Ninety years a servant

Sara Ann Hobbs

Sara Ann Hobbs was a force of nature with a heart for others. When she died August 28 in Silver City, New Mexico, in the home she shared with long-time friend Nancy Curtis, Hobbs reached the end of a long and pioneering journey.

The journey began in Anniston, AL, in 1929, when she was born to Ada and J.B. Hobbs just as the Great Depression was getting underway. The family moved to a cotton farm in Cochran, GA, where Sara Ann grew up chopping cotton and feeling “a holy unrest,” according to Curtis, that God had somewhere else for her to go other than “up and down cotton field rows.”

Hobbs’ journey took her to Judson College in Marion, AL, and on to Southern Baptist Seminary, where she graduated from what was then called the Carver School of Missions and Social Work. She served in Christian ministry positions in Arkansas and Kentucky before moving to North Carolina in 1958. There Hobbs joined the staff of the Woman’s Missionary Union (WMU) associated with the Baptist State Convention of North Carolina (BSCNC). She served as Young Women’s Director and Girl’s Auxiliary Director before becoming Executive Director of WMU-NC from 1968 to 1977.

As Executive Director, Hobbs led WMU-NC through a reorganization and the construction of Camp Mundo Vista, near Asheboro, where thousands of girls and women have benefitted from and continue to enjoy summer camps and meaningful retreats. For many, those experiences sparked their own call to mission and ministry. During her time as WMU Executive Director, Hobbs also worked to achieve equal pay for men and women in equivalent jobs within the BSCNC organization.

In 1977 Hobbs moved to the North Carolina Baptist Foundation as Director of Estate Planning with the goal of showing women how they could continue to support mission work even after death. Hobbs successfully encouraged the national WMU organization to set up its own foundation for the same purpose.

Two years later, Hobbs was tapped to become Director of Missions for the BSCNC, the only woman to hold that significant position in Southern Baptist life. Hobbs served faithfully in the role for more than 20 years (1979-91), leading an effective ministry with far-reaching effects while managing up to 30 employees and supervising a budget of more than $2 million per year.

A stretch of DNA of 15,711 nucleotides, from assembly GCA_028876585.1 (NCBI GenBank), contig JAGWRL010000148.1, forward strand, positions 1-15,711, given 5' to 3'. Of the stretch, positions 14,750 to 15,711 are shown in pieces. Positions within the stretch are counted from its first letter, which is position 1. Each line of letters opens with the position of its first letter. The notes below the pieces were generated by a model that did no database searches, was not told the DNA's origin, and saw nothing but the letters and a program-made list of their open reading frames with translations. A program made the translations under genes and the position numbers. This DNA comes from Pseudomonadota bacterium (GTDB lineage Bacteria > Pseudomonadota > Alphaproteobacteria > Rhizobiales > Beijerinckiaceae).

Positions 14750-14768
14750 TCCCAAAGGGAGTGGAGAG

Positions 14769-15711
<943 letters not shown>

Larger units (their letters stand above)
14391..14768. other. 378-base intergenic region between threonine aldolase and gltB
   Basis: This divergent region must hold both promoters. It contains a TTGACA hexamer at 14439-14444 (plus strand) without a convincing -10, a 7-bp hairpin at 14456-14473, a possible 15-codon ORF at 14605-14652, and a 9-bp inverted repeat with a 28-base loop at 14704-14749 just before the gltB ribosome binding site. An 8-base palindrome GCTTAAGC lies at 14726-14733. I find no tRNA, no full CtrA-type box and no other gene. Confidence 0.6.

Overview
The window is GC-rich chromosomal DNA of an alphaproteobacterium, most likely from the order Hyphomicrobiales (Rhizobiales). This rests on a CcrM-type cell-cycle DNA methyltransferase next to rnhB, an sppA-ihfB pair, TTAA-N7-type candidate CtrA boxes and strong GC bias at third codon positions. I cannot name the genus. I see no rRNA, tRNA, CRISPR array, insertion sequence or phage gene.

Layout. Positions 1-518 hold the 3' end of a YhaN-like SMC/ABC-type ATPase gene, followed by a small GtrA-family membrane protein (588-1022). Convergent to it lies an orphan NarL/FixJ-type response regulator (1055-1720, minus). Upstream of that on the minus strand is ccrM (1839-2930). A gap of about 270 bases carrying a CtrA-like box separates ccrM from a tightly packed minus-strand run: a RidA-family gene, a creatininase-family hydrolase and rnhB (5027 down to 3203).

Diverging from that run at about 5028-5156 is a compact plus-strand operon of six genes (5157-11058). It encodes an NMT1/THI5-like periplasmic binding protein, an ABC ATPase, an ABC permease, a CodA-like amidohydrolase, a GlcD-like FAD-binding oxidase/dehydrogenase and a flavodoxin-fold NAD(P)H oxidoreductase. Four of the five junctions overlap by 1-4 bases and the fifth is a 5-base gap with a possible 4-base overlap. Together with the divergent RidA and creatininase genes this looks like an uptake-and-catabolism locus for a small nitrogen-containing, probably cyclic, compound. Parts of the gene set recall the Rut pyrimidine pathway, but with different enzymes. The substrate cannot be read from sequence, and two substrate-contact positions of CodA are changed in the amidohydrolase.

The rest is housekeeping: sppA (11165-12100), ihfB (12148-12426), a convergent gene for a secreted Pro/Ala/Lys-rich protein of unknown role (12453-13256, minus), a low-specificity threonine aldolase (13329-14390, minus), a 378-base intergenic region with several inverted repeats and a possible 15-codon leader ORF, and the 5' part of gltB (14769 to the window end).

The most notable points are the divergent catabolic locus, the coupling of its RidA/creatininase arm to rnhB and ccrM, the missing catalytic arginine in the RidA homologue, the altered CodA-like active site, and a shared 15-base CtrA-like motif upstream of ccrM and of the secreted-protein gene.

Hobbs was an advocate for women in ministry, and used her considerable speaking skills toward that end on numerous occasions. She was the first woman to be ordained as a deacon at Woodhaven Baptist Church and consistently encouraged women to follow wherever they felt God leading them.

Hobbs’ journey met a significant stumbling block in 1989 when she suffered a cerebral hemorrhage that led to a lengthy hospitalization and a hard road to recover as much function as possible. Through valiant efforts, Hobbs returned to work, but ultimately retired in 1991.

In 1993, Hobbs and Curtis moved to Silver City, NM, joining First Baptist Church and continuing to serve through volunteerism. Hobbs logged more than 2500 hours of volunteer work through the Hospital Auxiliary, often speaking to and encouraging stroke patients and senior adults. She wrote a short book about her experience, called Journey to Recovery.

Hobbs received many honors for her years of service, including alumni awards from Southern Seminary (1980) and Judson College (2005), as well as honorary doctorates from Judson College in 1984 and Gardner-Webb College in 1985. In 1994, Baptist Women in Ministry recognized her with the Anne Thomas Neal Award.

Positions and awards say something about a person, but not all. Sara Ann Hobbs was devoted not only to God, but to her many friends and to people in need wherever they were. I was privileged to serve as Sara Ann’s pastor at Woodhaven Baptist for five years. Even through the dark time of struggling to recover from her brain injury, I felt that she was ministering to me. The world is a better place because of Sara Ann Hobbs, and I am just one of many who are grateful.

(Compiled from personal knowledge as well as obituaries written by Nancy Curtis and Kay Bissette.)

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